Monday, February 06, 2006

Big Bang Memo

So now GWB and Co. are making NASA the latest target of their holy war against facts. It's not at all surprising that they're trying to suppress the evidence about global warming. It's pretty typical for industries to try to hush up anything that would cost them money. I probably ought to be more outraged about that than I am, but it's the sort of thing you come to expect from the Bushies. And the effort to mold all NASA PR to support George's goofy Apollo Jr. plan isn't that outrageous either; all bureaucracies do that in some form or other, and experienced scientists generally understand the importance of sucking up to whoever's writing the checks. That's just a fact of life.

But it's no longer just a matter of being business-friendly or playing the bureaucracy game. Now the fundies in the administration are trying to suppress any mention of the Big Bang as a proven fact, since creationism is official government policy these days.

From the NYT story:

The Big Bang memo came from Mr. Deutsch, a 24-year-old presidential appointee in the press office at NASA headquarters whose résumé says he was an intern in the "war room" of the 2004 Bush-Cheney re-election campaign. A 2003 journalism graduate of Texas A&M, he was also the public-affairs officer who sought more control over Dr. Hansen's public statements.

In October 2005, Mr. Deutsch sent an e-mail message to Flint Wild, a NASA contractor working on a set of Web presentations about Einstein for middle-school students. The message said the word "theory" needed to be added after every mention of the Big Bang.

The Big Bang is "not proven fact; it is opinion," Mr. Deutsch wrote, adding, "It is not NASA's place, nor should it be to make a declaration such as this about the existence of the universe that discounts intelligent design by a creator."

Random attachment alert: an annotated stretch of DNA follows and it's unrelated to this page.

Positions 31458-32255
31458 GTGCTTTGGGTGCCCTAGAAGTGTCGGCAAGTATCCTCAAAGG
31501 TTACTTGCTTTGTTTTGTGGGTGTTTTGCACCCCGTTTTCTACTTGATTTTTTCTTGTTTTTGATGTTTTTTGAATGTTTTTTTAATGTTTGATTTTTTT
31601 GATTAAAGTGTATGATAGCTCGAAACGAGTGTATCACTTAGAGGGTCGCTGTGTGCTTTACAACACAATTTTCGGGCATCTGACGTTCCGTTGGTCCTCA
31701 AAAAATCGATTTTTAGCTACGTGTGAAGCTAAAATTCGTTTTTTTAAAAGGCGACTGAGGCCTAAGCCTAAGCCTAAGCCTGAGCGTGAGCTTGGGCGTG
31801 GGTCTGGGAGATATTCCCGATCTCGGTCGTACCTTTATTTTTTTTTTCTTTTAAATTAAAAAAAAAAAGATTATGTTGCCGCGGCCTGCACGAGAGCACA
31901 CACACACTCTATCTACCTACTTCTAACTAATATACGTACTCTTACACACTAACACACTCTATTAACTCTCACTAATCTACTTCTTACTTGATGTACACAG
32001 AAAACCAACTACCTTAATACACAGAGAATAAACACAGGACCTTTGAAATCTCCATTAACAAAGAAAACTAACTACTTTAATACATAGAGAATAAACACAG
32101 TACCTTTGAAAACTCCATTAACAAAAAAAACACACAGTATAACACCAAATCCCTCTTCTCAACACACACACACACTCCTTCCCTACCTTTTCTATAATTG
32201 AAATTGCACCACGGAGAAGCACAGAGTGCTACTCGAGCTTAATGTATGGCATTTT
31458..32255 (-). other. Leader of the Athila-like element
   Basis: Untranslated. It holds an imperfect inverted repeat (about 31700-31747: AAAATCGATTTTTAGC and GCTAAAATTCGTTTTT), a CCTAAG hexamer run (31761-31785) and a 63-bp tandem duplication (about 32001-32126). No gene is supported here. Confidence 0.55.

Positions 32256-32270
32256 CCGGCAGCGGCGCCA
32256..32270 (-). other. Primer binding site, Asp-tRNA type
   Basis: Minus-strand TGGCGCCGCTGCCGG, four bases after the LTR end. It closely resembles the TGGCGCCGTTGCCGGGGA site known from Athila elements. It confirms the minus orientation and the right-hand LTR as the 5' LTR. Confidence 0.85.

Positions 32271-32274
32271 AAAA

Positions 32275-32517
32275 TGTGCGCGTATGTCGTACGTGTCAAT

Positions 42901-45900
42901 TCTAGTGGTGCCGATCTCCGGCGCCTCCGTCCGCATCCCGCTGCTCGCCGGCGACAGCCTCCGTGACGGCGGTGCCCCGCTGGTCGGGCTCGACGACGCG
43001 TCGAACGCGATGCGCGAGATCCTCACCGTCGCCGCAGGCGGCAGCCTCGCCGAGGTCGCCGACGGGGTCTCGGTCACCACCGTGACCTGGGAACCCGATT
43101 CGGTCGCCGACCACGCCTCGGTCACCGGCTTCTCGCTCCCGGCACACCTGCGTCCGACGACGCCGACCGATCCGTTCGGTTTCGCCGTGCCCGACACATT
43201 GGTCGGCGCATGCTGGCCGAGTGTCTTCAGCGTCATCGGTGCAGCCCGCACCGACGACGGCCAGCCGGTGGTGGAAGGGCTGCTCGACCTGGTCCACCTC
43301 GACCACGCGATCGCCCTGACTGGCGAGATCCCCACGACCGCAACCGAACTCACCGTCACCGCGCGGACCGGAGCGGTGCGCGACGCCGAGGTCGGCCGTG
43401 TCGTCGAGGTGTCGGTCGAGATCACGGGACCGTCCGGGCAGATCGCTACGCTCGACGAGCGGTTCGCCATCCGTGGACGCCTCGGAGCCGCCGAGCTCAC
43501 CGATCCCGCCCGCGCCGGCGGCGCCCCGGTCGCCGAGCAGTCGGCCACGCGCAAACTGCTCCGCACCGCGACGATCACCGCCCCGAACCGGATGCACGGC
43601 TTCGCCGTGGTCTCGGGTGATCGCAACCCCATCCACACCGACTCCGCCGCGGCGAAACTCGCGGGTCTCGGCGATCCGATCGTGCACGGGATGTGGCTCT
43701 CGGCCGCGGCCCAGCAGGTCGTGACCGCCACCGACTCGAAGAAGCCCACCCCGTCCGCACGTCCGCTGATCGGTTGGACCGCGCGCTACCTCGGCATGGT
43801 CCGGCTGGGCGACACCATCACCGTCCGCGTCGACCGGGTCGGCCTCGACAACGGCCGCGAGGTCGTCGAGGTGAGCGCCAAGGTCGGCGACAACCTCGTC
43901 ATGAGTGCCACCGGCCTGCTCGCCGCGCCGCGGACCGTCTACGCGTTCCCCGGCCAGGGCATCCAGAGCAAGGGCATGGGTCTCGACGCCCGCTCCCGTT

It continued: "This is more than a science issue, it is a religious issue. And I would hate to think that young people would only be getting one-half of this debate from NASA. That would mean we had failed to properly educate the very people who rely on us for factual information the most."

More coverage at Bad Astronomy, The Inquirer and Slashdot.

In a not-entirely-unrelated note, Feb. 17th marks the 406th anniversary of the day the astronomer Giordano Bruno was burned at the stake by Church authorities. Among other things, he argued that the earth orbits the sun, contradicting certain passages in the bible -- that is, if you take them absolutely literally.

We aren't yet at the point where our present-day fundies can have people arbitrarily killed for disagreeing with them, but I don't think this is due to a lack of desire on their part. Our fundies think the same way as their medieval predecessors, and they certainly didn't mind a bit of bloodshed now and then.

The blue-n-green blob above is a map of the cosmic microwave background (faint echoes of the Big Bang) made by NASA's WMAP spacecraft. WMAP was proposed and developed during the Clinton administration. You have to wonder if it would've even made it off the drawing board in this day and age?

Religion vs. science is an area where there really is a difference between Christian fundies and their Islamic brethren. Where our wingnuts flatly deny the validity of any facts that contradict what they think their holy book says, the Islamic tendency is to argue and try to demonstrate that science and the Koranic account of creation are in perfect accord. I have to say is a point in their favor, just this once. If the two strains of thought were reversed, and scientists in the Middle East were the ones under attack, we in the West would just add it to our existing stereotypes, and chalk it up as more evidence of ignorance and backwardness on their part. Instead, it's a sign of ignorance and backwardness on our part, and one we ought to be deeply ashamed of.

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